You access this editor from the Tests tab in the Actions editor of an individual action chain. Once in the editor, you can create one or more tests for the associated action chain. For each test, you define context, mock actions, and expected outcomes. A context refers to a variable that the action chain uses. If, for example, you have an action chain that uses a call module function that takes a subtotal variable as input and returns the total after tax, add a context entry that includes the subtotal variable and a sample value for the variable.

Mock actions are needed for Call REST Endpoint actions and other actions in the action chain. For each mock action, you specify a possible outcome for the action and a result. If, for example, your action chain includes a Call REST Endpoint action that fetches product information, you need to specify a mock action that has a success outcome and includes a sample result of product information. Right-click the action for which you need to define a mock action, and choose Mock Action from the context menu that appears to add a mock action. Finally, you specify the expected outcome(s) for the test. Visual Builder generates a set of suggestions for expected outcomes that you can add to the test. You can add one or more of these expected outcomes to the test, and edit the expected outcome.

Once you have defined the test(s), you can run them individually or simultaneously using the appropriate button that the editor provides (Run or Run All).

The following image shows the Tests editor where three tests have been defined for an action chain that fetches product information. Two of these tests have run (Success Path and Failure Path), and one has not (Test Three). The red icon beside the Failure Path test indicates that it failed, as does the red border around the expectation for the fireNotification message where the test author set the expected outcome to Success! but the actual outcome was Bad Request. The green icon beside the Success Path test indicates that the test succeeded. No visual indicator appears beside Test Three because it has not yet been executed.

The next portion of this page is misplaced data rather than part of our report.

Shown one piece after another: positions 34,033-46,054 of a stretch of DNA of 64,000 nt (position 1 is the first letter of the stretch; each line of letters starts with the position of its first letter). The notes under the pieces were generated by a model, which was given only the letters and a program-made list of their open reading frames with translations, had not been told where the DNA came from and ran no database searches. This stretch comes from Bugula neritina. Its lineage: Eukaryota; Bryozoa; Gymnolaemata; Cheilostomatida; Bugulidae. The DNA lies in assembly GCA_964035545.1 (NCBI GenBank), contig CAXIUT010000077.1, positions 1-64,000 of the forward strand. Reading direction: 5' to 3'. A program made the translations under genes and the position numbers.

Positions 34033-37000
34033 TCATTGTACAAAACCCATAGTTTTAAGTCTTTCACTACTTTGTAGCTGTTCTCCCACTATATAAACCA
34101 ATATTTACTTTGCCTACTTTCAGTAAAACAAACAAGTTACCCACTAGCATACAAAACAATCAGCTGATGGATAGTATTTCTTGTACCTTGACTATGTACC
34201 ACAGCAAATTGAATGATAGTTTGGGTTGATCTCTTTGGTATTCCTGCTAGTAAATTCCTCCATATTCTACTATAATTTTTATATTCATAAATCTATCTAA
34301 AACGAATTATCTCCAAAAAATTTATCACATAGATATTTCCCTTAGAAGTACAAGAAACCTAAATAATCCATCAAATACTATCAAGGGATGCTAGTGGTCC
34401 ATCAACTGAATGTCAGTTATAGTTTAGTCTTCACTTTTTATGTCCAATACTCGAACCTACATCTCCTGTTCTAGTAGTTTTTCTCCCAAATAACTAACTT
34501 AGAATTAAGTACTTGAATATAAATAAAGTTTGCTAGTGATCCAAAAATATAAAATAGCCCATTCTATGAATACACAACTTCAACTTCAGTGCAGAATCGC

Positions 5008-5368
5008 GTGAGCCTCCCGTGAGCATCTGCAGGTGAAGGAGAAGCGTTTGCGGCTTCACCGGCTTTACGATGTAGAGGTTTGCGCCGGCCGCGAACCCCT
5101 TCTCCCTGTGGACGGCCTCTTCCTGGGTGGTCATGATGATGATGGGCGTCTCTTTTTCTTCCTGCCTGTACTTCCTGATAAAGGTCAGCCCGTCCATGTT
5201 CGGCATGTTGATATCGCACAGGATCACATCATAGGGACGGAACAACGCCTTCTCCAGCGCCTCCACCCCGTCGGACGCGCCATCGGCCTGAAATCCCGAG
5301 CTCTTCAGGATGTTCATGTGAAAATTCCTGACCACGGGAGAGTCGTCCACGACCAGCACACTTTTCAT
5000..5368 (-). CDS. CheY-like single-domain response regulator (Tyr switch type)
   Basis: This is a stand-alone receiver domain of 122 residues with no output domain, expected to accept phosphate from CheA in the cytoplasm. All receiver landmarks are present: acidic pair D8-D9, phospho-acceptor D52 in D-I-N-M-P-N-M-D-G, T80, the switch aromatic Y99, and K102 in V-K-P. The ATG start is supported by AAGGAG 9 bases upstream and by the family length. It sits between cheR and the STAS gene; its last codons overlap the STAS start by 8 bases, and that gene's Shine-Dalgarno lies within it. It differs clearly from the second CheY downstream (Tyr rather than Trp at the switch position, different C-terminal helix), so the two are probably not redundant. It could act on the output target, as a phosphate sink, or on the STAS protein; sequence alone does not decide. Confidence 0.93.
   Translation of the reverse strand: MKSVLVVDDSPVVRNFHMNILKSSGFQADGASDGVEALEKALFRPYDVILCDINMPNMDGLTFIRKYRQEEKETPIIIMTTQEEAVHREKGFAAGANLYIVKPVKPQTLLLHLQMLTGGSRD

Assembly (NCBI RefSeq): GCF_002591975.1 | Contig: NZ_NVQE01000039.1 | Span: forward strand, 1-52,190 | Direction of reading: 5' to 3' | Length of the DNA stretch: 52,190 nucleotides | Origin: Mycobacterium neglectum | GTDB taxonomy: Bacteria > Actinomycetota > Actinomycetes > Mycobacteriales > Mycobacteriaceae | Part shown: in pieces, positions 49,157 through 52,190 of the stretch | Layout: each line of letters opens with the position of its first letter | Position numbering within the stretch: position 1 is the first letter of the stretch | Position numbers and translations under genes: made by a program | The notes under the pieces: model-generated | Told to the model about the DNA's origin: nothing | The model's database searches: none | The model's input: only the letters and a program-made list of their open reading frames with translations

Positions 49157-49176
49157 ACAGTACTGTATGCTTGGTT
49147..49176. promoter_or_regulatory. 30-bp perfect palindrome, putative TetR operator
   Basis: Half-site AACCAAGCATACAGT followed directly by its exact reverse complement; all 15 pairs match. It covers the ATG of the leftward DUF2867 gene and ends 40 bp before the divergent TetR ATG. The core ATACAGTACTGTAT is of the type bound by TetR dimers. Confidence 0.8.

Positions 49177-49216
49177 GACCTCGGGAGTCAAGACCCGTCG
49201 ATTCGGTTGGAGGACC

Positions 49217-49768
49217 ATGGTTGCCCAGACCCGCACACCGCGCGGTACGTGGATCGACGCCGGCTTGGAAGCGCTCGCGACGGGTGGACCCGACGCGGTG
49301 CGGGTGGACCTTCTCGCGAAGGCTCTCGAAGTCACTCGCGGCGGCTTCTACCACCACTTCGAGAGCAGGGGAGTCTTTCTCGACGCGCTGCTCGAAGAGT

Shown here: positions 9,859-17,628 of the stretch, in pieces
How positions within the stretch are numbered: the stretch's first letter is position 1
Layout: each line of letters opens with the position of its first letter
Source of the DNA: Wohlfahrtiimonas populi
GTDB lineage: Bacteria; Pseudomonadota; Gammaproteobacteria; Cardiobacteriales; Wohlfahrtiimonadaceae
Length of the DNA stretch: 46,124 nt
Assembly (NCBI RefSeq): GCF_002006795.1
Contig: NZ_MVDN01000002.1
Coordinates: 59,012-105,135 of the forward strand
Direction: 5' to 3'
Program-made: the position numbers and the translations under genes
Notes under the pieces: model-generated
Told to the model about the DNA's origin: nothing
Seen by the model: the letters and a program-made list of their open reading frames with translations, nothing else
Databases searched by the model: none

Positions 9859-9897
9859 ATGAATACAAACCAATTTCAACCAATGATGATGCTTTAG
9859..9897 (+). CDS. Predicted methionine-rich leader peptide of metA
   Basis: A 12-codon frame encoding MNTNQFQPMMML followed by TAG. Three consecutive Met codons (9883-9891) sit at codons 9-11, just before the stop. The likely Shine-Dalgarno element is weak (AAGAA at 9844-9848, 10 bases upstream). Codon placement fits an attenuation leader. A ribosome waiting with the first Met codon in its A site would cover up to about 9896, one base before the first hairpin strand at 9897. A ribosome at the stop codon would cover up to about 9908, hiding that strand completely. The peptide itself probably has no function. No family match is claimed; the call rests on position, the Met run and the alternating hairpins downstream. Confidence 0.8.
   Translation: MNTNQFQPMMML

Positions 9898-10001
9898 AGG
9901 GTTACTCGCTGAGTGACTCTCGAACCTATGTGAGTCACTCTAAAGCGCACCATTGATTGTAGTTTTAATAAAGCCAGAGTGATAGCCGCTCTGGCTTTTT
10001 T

The percent value for Coverage indicates the level of test coverage for the actions in the action chain. If you create tests that include all actions in the action chain, and all expected outcomes for the actions, the percent value for Coverage will be 100%. In the following image, the test author removed a series of entries from the Expectations list for the Failure Path test, thereby reducing the Coverage percent value for the action chain to 83%. For the action chain in the image, you can increase the value for Coverage by adding entries that appear under the Suggestions list to the Expectation list.

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The first time that you access the Tests editor, click the + Test button to create a test. The test name defaults to Test 1. Specify an alternative test name, if you want.

Once you create a test, the Tests editor enables the following UI controls that assist you in developing and running a test.

  • A pane on the right of the Tests editor appears where you can add context, mocks, and expectations for the test that you run.
  • Run and Delete buttons that you use to run and delete the test.

An aggregated view of all tests that you have defined for the mobile and web applications in your visual application can be displayed by clicking Tests in the status bar of your browser. This displays a view of all action chain tests per application, in addition to a visual indicator that gives the status of the test (Pass/Fail/Not Run). It also provides a button (Run All) that runs all tests in the visual application simultaneously.